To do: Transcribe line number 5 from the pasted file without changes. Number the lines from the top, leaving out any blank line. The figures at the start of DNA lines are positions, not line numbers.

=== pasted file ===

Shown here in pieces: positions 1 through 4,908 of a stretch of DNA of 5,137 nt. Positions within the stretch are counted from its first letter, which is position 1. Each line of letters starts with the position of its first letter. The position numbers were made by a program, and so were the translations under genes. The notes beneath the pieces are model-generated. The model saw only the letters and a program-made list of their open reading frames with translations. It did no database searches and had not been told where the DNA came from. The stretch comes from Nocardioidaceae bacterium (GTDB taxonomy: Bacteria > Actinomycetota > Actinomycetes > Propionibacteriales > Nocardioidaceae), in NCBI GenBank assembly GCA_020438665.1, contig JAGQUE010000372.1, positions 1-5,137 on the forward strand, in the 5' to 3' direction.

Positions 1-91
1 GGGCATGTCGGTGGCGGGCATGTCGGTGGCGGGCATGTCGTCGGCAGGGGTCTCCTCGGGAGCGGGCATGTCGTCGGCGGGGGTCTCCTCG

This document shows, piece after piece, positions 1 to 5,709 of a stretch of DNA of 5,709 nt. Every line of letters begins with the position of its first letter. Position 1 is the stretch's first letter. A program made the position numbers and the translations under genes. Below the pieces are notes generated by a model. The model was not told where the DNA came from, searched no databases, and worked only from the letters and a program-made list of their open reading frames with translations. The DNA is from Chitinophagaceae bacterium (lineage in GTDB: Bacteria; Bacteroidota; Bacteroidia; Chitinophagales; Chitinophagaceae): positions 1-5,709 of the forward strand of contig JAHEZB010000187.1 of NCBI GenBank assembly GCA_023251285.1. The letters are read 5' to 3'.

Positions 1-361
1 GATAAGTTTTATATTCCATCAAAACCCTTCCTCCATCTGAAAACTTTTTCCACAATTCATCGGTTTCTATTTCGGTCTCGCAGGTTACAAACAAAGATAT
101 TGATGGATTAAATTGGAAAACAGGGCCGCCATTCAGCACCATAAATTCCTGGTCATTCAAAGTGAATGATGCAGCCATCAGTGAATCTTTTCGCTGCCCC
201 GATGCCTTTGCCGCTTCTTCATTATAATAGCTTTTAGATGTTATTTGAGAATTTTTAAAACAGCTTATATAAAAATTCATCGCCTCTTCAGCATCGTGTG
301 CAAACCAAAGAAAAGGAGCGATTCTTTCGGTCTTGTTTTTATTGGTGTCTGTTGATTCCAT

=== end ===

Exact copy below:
Positions 1-361